torah 5 and 6

Torah 5: 
The Substance of Saving Faith 

Genesis 14:21–15:6

Wanting God to get all the glory as his Provider, Abram rejects earthly rewards (14:21-24) and thus receives heavenly ones (15:1; in the Hebrew, the subject “I” stands parallel to and qualifies two predicates: “shield” and “reward”, in other words, God Himself is the reward. Compare this reward for Abram with the priestly inheritance of Levites under the Mosaic covenant [Deut.10:9] and the same priestly inheritance of believers under the “(re)new(ed)” covenant [1 Peter 2:5 and 9]).

Though Abram trusts God, he doesn’t always understand His ways.

For Abram’s benefit, as well as ours, God clarifies one aspect of His seed promise.

God’s response to Abram’s trust/faith/belief in Him and His promises stand as the model of what God is after in each of us (cf. Romans 4). Are you convinced that God can and will make good on His promises to you?   

Torah 6: 
Covenant Promises
Genesis 15:7–17:6

God reaffirms His land promise in a uniquely “one-sided” covenant ceremony.

16:1–6, 15–16
With questionable judgment, Abram attempts to fulfill God’s seed promise.

This results in God making promises to another Abrahamic genealogical line. What light can v. 12 shed light on current Middle Eastern events today?

Despite the fact that Abram is a year away from his 100th birthday and has a 13-year-old son, God reaffirms His Covenant of Promise through a genealogical line still yet to be established. Abram walked with God for many years without seeing the fulfillment of God’s promises. Abram’s faith, however, remained steadfast (cf. Hebrews 11:8–16).


Do God’s promises to you seem unfulfilled? Take heart and remember that you are in good company with father Abraham! As you walk with God today, keep the faith and exercise that faith by trusting in God’s character and enjoying His fellowship with you through worshipful obedience each moment.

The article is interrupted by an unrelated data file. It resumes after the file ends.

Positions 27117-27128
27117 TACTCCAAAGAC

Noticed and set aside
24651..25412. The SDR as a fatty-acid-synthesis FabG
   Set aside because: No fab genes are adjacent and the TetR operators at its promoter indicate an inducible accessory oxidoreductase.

torah 7 and

torah 7:
Covenant Relationship 

Genesis 17:7–27

What are the two covenantal promises that God reaffirms to Abram in 17:7–8?

What is the one covenantal obligation in vv. 9–14 that also serves as the “sign” of the covenant? (cf. Elizabeth and Zechariah’s faith walk in Luke 1:59 and Mary & Joseph’s in Luke 2:21). Notice especially in v. 12 that God’s instructions create an “inter-national household of faith” (Jews and Gentiles) united in faithfulness to the covenant keeping God of Israel. In what ways is the “Body of Messiah” similar to Abraham’s “household?”

God further clarifies some of the details surrounding His plans to redeem all the nations by covenantally setting apart one specific physical genealogical line. When God emphasizes the spiritual “genealogical line” of faith in Galatians 3:29, what happens to the covenant with the physical genealogical line?

Abraham, as the household “head,” must have been trusted by the members of his house in order for them to submit themselves to such a painful step of covenant faithfulness.

An International Household
Genesis 17:24–27


What have been some of the more “painful” steps of faith you’ve taken for God? How has He used those steps to grow you? Has this growth brought more attention on your own suffering or more glory to God through this growth process? Fix your eyes of the hope of glory and any step you take, no matter how seemingly painful or pleasant, will bring about your own good and further the spread of God’s glory!



Stronger Than Nations

Isaiah 40:27–41:16

Isaiah lived and preached during times of exile and despair. His ears were probably filled with people questioning whether God’s promises to them through Abraham for land, seed, and worldwide blessing were actually true! What the people don’t understand is that in their faithlessness, God will always remain faithful. Though they are suffering the consequences of covenant disobedience, God will soon use Cyrus, the king of Persia, as an instrument of His faithfulness by destroying Israel’s enemies and ending Israel’s exile (cf. 41:2–3 and 45:1–2; see also the very end of 2 Chronicles and the very beginning of Ezra).


What difference would it make to really believe God’s promise in 40:29–31? How can you apply this promise today in your own growing “walk of faith?”


Apostolic Writings

Apostolic Writings:
A Heavenly Inheritance

Romans 4:1–25

This scripture portion is really an extended drash (teaching, reflection) on Genesis 15:6 and the primacy of faith (“trusting” or “believing” God). While this all-important “anchor” of faith is primary, if it does not control the “ship” of behavior than maybe the faith is not genuine (cf. James 2:17). Another way of saying it might be: if the “root” of your faith does not produce the “fruit” of your obedience than maybe your “tree of life” is still dead.


Meditate on v. 25 and impress upon your heart what God has done for you. What would it mean for you to apply v. 24 by believing all that is implied in v. 25? “Go forth, yourself…and walk in faith!” 


Rest. Fellowship. Discussion.